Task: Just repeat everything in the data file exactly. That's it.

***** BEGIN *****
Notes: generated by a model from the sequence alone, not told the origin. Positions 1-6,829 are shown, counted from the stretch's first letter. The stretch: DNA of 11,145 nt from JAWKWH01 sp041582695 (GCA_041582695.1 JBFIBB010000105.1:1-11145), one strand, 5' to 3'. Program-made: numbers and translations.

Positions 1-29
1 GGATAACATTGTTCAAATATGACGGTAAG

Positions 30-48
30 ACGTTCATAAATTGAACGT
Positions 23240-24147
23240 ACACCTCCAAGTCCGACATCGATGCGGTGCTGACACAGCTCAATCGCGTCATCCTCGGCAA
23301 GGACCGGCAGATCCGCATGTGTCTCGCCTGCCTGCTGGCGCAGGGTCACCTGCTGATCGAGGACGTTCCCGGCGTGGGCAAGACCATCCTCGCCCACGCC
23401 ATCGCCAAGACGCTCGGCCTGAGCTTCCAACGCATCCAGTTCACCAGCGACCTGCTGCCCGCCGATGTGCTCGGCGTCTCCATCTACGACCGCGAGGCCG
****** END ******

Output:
Notes: generated by a model from the sequence alone, not told the origin. Positions 1-6,829 are shown, counted from the stretch's first letter. The stretch: DNA of 11,145 nt from JAWKWH01 sp041582695 (GCA_041582695.1 JBFIBB010000105.1:1-11145), one strand, 5' to 3'. Program-made: numbers and translations.

Positions 1-29
1 GGATAACATTGTTCAAATATGACGGTAAG

Positions 30-48
30 ACGTTCATAAATTGAACGT
Positions 23240-24147
23240 ACACCTCCAAGTCCGACATCGATGCGGTGCTGACACAGCTCAATCGCGTCATCCTCGGCAA
23301 GGACCGGCAGATCCGCATGTGTCTCGCCTGCCTGCTGGCGCAGGGTCACCTGCTGATCGAGGACGTTCCCGGCGTGGGCAAGACCATCCTCGCCCACGCC
23401 ATCGCCAAGACGCTCGGCCTGAGCTTCCAACGCATCCAGTTCACCAGCGACCTGCTGCCCGCCGATGTGCTCGGCGTCTCCATCTACGACCGCGAGGCCG